Traveling is one of those things a lot of people say they love to do but don’t actually do it. And it’s easy to understand – traveling can be expensive. It’s seen as an indulgent expense, something that can only be done if you have the extra cash.
I make it a goal to take one trip every year. So far I’ve been to Iceland, Tanzania, Nepal, and South America, amongst other places. This year I went volcano boarding in Nicaragua. It was something that had been on my bucket list for a couple of years and I finally had the opportunity to do it. Next year? I’m not sure yet, but the thing is – I’m not rich. I’m a writer so obviously I don’t make a ton of money. Some of my trips I’ve saved up for over a 6 month period. Like all things in life, if you really want to do something, you just have to prioritize it.
If you make traveling a goal, do your research, create a budget, and start doing little things every day to contribute towards your travel goal you can easily make traveling a reality. Here’s some things you can start doing if you want to travel in 2015.
1. Stop making excuses.
You’ve wanted to travel for forever but there’s always something else in the way. Travel, just like anything else in life, is something you must prioritize if you want to make it happen. Stop making excuses for why you can’t do it and just decide you’re going to commit to it no matter what.
2. Start a bucket list.
Where do you want to go? What do you want to see? Start thinking about these things. Make a list of all the places you would love to see some day. Look at a map of your state, your country, the world, or wherever. Narrow down the places you want to go and where you can realistically see yourself going next year.
3. Do your research.
Check out sites likes Bootsnall or Matador Network. Those places offer awesome advice and tips on traveling all over the world. Start researching the cities or spots you absolutely have to hit on your trip. Learn about the local customs. Read up on the go-to places the locals rave about. Figure out how expensive the area is and start thinking about your budget.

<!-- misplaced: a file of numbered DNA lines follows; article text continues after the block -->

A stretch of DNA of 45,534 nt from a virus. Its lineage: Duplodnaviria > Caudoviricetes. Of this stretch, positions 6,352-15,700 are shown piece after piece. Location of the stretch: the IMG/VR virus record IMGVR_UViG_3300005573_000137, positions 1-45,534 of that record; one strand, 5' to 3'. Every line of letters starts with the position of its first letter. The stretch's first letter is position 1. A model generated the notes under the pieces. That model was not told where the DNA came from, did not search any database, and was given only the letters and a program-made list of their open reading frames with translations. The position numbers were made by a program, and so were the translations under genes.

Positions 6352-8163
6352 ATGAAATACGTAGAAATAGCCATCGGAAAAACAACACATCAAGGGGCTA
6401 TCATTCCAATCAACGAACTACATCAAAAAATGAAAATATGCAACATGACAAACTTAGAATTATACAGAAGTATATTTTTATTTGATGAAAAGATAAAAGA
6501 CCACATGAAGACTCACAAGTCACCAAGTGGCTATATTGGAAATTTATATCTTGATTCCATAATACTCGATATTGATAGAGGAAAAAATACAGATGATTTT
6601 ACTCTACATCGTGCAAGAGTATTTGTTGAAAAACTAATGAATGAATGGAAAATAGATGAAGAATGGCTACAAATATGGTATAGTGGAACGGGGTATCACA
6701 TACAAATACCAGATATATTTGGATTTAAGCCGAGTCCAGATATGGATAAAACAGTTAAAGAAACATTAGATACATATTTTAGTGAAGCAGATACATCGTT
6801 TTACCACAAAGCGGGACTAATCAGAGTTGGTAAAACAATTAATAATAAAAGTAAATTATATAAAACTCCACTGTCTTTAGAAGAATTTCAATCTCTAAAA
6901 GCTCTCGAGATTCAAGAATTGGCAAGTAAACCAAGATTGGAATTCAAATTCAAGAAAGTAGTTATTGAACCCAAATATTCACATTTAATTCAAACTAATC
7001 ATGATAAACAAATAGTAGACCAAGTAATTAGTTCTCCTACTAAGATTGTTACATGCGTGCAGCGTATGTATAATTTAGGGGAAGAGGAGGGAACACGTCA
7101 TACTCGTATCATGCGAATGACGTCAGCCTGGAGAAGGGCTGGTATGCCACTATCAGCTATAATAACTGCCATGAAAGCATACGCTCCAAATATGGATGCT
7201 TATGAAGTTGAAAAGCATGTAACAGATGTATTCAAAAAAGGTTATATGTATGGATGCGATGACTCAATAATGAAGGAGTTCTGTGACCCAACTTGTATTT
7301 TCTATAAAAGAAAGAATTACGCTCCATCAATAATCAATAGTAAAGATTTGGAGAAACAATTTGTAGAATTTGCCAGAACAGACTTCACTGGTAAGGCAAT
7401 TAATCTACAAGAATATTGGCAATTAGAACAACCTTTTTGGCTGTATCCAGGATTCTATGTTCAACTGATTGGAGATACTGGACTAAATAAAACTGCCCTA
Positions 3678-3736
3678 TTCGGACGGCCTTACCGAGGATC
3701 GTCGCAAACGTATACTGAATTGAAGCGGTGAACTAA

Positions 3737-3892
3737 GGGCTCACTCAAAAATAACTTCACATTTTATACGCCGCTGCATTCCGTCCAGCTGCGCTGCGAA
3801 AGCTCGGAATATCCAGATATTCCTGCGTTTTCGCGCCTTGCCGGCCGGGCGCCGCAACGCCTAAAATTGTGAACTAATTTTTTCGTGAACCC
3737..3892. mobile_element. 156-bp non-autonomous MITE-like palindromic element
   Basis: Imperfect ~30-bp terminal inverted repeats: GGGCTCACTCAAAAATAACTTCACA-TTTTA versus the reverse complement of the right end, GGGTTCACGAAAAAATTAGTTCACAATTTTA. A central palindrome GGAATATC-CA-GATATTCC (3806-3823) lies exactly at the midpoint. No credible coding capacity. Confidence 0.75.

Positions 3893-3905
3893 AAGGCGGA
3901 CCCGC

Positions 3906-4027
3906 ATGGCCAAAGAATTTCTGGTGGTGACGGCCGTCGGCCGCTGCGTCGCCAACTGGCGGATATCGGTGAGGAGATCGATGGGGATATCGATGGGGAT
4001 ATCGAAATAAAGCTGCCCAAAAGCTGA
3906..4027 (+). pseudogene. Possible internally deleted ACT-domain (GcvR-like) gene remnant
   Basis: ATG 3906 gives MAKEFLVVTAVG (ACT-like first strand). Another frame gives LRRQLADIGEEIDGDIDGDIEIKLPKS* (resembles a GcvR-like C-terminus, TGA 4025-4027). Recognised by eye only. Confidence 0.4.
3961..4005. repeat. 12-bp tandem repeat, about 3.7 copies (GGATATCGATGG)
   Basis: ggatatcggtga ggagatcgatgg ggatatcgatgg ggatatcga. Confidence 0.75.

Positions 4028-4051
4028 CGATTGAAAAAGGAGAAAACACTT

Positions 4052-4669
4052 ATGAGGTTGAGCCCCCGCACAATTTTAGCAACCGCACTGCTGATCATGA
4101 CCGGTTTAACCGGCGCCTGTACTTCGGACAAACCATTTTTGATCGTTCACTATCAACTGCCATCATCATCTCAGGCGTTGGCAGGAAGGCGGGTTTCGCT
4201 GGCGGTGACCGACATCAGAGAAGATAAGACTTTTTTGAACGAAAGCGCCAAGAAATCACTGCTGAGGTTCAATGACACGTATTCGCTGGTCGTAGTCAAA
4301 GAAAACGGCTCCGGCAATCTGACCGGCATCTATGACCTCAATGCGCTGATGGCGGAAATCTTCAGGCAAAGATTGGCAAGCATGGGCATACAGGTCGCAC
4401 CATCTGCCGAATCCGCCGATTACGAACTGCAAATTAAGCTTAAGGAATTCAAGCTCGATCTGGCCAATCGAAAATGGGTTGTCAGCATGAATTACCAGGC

4. Start keeping track of little purchases.
$5 cups of coffee, drunken food you buy but don’t even remember you ate the next day, impulse purchases in the checkout line. Keep your receipts. Pay closer attention to your bank account. Look at where your money is going to.
5. Rid yourself of those little purchases.
Once you realize the small worthless things you’re spending your money on decide what you can actively stop indulging in. Do you really need a cup of coffee every morning before work? It’s okay. Maybe you do. But then maybe decide if you’re going to get coffee every day you’re going to start limiting how often you go out. Figure out as many little purchases you can rid your wallet of and every time you actively make the decision to not spend the cash, add it to your travel budget.
6. Start asking your friends if they’d like to join you.
I’m a huge advocate of traveling solo and I absolutely recommend it but traveling with another person always makes things cheaper because you can split the cost. Ask your friends if any of them want to travel next year then figure out which ones are actually serious about it.
7. Volunteer every place you go.
If you’ve decided on going backpacking in a foreign country make it a priority to volunteer every place you go. Many times volunteer organizations will offer free accommodations (and sometimes meals) in exchange for time spent volunteering with them.
8. Consider working at a hostel.
Working at a hostel is similar to the same deal when you volunteer. A lot of hostels will offer a free place to stay and a meal or two every day in exchange for you working the bar or desk a few nights a week. If you’re traveling long term this can really help you save.
9. Decide to ditch the hotel.
Hostels and backpacking culture is definitely more popular in Europe and other places around the world but that doesn’t mean you can’t find the same in the U.S. Hostels have started popping up all over the country and they’re usually a lot cheaper and more fun than any hotel. I always use Hostel World when I want to find hostels in a city I’m visiting but Trip Advisor is an awesome resource as well. Try Couchsurfing too – it’s a great way to connect with locals and other travelers. Just make sure your Couchsurfing host is verified and has reviews.
10. Prepare to sacrifice for awhile.
Saving for traveling can be difficult because it’s not something that’s instantly gratifying. Understand you might not be indulging in all your usual pick-me-ups when you get your paycheck but it will be totally worth it once you’re out there on the road.
11. Keep the wanderlust alive.
While you’re in dire savings mode keep the wanderlust alive by browsing travel blogs, reading travel memoirs, or creating an inspiration travel board on Pinterest. Whenever I do these things it always reinforces the passion and the whole reason I’m doing what I’m doing.